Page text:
If the overnight appearance of dipping temperatures and everything Halloween wasn’t telltale enough, the flashes of red, yellow and orange starting to peek out from tree branches should be all the reminder you need that fall is finally here. Gone are the sticky, hot, hazy and humid summer days when it’s too hot to cook and almost too hot to eat.
Welcome, my favorite time of year and all the glorious comfort fare that comes with it. So long, grill (well, not exactly; I have one on my cook-top), and hello to my Le Creuset Dutch oven, ceramic bakers, fondue set, soup tureen, stein and … sweatpants.
Hip, hip, hooray to October! Boo to the economic crisis! (Although if you ever needed motivation to get creative in the kitchen, the time is now.)
To get us in the spirit, Jim Coleman has offered up a handful of terrific recipes for you—and me—to try. He’s the author of three cookbooks, the host of two nationally syndicated cooking shows—A Chef’s Table on WHYY 91FM at noon Saturdays, and Flavors of America on Channel 12 at 1 p.m. Saturdays and CN8 Monday thru Friday at 4:30 p.m.—corporate chef at Normandy Farm and sister facility Blue Bell Country Club, and a Daily News contributor (“The Chef’s Table”) along with his wife, writer Candace Hagan.
1 tbsp. extra virgin olive oil, 1 turn of the pan
2 tbsp. butter
1 fresh bay leaf
2 ribs celery, finely chopped
1 medium yellow onion, finely chopped
Salt and pepper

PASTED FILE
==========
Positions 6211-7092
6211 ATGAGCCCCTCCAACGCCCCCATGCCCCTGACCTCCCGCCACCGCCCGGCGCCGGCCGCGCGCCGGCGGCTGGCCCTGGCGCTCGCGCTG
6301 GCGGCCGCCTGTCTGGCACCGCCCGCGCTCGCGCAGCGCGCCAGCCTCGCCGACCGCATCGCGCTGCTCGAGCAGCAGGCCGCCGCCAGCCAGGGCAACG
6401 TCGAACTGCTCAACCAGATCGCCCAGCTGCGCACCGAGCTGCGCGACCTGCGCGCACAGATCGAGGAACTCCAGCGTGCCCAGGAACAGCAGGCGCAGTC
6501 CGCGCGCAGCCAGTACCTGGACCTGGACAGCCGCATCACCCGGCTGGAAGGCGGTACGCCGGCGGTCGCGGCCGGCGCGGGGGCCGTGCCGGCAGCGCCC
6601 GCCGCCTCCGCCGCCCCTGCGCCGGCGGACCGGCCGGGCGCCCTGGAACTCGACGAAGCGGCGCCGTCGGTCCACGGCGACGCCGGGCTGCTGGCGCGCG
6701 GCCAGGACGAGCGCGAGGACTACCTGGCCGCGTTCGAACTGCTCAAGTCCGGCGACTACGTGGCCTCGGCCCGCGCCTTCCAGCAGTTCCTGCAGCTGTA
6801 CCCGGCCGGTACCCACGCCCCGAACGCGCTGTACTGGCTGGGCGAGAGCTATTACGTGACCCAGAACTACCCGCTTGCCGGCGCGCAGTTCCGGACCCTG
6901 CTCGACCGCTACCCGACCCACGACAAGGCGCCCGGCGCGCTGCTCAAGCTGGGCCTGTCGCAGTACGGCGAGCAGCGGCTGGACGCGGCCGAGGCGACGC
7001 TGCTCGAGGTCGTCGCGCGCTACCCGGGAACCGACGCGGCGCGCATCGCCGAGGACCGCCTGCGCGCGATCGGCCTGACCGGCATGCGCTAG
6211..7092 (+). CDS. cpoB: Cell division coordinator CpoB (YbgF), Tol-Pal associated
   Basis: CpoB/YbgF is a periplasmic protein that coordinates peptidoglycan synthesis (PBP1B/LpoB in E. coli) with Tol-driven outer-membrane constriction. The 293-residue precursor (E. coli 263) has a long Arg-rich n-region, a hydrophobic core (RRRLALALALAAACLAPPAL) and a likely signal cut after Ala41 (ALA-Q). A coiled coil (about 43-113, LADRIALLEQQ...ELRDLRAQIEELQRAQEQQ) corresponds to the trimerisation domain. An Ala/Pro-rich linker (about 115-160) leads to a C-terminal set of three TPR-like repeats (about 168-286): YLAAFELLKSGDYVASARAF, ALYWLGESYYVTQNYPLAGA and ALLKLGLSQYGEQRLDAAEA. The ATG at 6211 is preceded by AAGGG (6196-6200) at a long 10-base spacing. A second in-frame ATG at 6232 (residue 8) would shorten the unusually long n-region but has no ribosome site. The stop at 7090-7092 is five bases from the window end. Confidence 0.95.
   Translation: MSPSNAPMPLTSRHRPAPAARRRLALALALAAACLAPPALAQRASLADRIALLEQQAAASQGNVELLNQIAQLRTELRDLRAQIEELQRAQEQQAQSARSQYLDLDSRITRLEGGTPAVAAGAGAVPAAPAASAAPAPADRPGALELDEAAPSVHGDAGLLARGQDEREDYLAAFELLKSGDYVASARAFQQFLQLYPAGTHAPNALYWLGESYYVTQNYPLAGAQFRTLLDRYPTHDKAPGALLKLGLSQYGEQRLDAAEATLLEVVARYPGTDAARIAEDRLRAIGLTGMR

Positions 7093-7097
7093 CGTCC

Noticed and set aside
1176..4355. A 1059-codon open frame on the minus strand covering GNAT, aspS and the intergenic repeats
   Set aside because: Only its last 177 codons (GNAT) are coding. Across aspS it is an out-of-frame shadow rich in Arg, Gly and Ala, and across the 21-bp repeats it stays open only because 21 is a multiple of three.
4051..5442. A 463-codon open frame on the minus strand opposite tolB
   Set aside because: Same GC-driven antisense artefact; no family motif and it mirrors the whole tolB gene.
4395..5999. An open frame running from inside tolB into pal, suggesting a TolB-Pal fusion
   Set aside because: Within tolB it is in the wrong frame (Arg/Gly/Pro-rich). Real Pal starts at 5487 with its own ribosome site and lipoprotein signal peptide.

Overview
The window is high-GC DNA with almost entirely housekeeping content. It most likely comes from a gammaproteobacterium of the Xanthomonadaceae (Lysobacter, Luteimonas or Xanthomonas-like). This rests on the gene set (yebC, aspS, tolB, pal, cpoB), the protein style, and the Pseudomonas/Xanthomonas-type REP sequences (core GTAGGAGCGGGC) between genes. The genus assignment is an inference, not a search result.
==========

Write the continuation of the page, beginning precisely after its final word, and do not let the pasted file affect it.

3 tbsp. all-purpose flour
2 tsp. poultry seasoning
2 tsp. cayenne pepper
6 cups chicken stock
1 pumpkin puree
2 cups heavy cream
1/2 tsp. freshly grated nutmeg
1 crisp apple, such as McIntosh or Granny Smith, finely chopped
1/4 red onion, finely chopped
2 tbsp. lemon juice
1/2 cup dried sweetened cranberries, chopped
1 tsp. chili powder
2 tsp. honey
1/2 tsp. ground cinnamon
• Heat a medium soup pot over medium to medium-high heat.
• Add the oil and melt the butter. Add bay, celery and onion.
• Season the veggies with salt and pepper. Cook 6 or 7 minutes, until tender. Add flour, poultry seasoning and hot sauce, to taste, then cook flour 1 minute.
• Whisk in chicken stock and bring liquid to a bubble.
• Whisk in pumpkin in large spoonfuls to incorporate it into the broth.
• Simmer soup 10 minutes to thicken a bit, then add in cream and nutmeg.
• Reduce heat to low and keep warm until ready to serve.
• While soup cooks, assemble the relish: Combine apple, onion, lemon juice, cranberries, chili powder, honey and cinnamon.
• Adjust seasonings in soup and relish, and serve soup in shallow bowls with a few spoonfuls of relish.
2 whole butternut squash
1 oz. mascarpone cheese
Salt and freshly ground white pepper
2 sheets fresh egg pasta, each sheet cut into 6 rectangles
1 oz. roasted pecans, chopped
12 tbsp. butter
12 to 16 fresh sage leaves
1/3 cup freshly grated Parmigiano-Reggiano
• Preheat the oven to 375 degrees F.
• Cut squash in half and remove seeds. Place on a sheet tray, and season with salt and pepper. Place 2 tablespoons of butter in each half and roast uncovered until soft, about a half-hour.
• Remove from oven and cool to room temperature. Scope out squash and puree in a food processor until smooth (do not over-puree; the mixture should not be runny).
• Bring a pot of salted water to a boil. In a mixing bowl, combine the butternut puree with the mascarpone cheese and season, to taste, with salt and white pepper.
• In the center of 6 pasta rectangles, place 2 tablespoons of the butternut puree mixture. Sprinkle with the chopped pecans.
• Slightly wet the edges of the pasta with a little cool water. Lay the other 6 pasta rectangles over the filled pasta rectangles.
• Gently seal each ravioli by pressing around all edges with the tines of a fork. Place the ravioli in the boiling water and cook for 3-5 minutes, or until the pasta is cooked al dente. Remove from the water and drain.
• Heat a sauté pan over medium-high heat and, when hot, add the butter and let it melt in one spot (do not move the pan).